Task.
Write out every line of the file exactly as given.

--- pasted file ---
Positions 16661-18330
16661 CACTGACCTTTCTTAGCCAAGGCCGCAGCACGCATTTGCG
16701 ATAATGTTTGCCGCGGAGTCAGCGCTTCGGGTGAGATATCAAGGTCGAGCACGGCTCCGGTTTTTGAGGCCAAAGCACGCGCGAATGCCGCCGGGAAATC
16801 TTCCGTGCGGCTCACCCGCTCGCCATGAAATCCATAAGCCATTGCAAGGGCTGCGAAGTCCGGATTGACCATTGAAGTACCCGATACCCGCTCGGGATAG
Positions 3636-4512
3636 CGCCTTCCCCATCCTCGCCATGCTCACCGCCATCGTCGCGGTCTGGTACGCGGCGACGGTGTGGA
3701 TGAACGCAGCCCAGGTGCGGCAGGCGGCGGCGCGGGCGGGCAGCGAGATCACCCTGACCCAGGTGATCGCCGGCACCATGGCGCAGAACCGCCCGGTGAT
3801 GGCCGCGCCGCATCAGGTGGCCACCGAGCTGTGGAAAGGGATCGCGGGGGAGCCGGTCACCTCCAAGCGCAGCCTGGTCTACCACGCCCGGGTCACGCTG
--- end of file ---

Positions 16661-18330
16661 CACTGACCTTTCTTAGCCAAGGCCGCAGCACGCATTTGCG
16701 ATAATGTTTGCCGCGGAGTCAGCGCTTCGGGTGAGATATCAAGGTCGAGCACGGCTCCGGTTTTTGAGGCCAAAGCACGCGCGAATGCCGCCGGGAAATC
16801 TTCCGTGCGGCTCACCCGCTCGCCATGAAATCCATAAGCCATTGCAAGGGCTGCGAAGTCCGGATTGACCATTGAAGTACCCGATACCCGCTCGGGATAG
Positions 3636-4512
3636 CGCCTTCCCCATCCTCGCCATGCTCACCGCCATCGTCGCGGTCTGGTACGCGGCGACGGTGTGGA
3701 TGAACGCAGCCCAGGTGCGGCAGGCGGCGGCGCGGGCGGGCAGCGAGATCACCCTGACCCAGGTGATCGCCGGCACCATGGCGCAGAACCGCCCGGTGAT
3801 GGCCGCGCCGCATCAGGTGGCCACCGAGCTGTGGAAAGGGATCGCGGGGGAGCCGGTCACCTCCAAGCGCAGCCTGGTCTACCACGCCCGGGTCACGCTG